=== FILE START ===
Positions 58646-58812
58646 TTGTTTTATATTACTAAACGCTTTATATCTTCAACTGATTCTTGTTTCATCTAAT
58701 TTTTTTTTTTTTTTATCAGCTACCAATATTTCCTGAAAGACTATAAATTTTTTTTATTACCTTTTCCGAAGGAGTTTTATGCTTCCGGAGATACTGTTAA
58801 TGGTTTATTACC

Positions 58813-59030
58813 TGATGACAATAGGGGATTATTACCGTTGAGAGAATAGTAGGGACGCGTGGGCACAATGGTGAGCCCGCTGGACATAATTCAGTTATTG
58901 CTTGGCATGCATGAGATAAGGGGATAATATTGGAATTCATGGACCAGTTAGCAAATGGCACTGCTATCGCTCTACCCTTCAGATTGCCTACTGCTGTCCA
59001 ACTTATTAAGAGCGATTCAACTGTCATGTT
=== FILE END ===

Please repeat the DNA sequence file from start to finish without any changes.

Positions 58646-58812
58646 TTGTTTTATATTACTAAACGCTTTATATCTTCAACTGATTCTTGTTTCATCTAAT
58701 TTTTTTTTTTTTTTATCAGCTACCAATATTTCCTGAAAGACTATAAATTTTTTTTATTACCTTTTCCGAAGGAGTTTTATGCTTCCGGAGATACTGTTAA
58801 TGGTTTATTACC

Positions 58813-59030
58813 TGATGACAATAGGGGATTATTACCGTTGAGAGAATAGTAGGGACGCGTGGGCACAATGGTGAGCCCGCTGGACATAATTCAGTTATTG
58901 CTTGGCATGCATGAGATAAGGGGATAATATTGGAATTCATGGACCAGTTAGCAAATGGCACTGCTATCGCTCTACCCTTCAGATTGCCTACTGCTGTCCA
59001 ACTTATTAAGAGCGATTCAACTGTCATGTT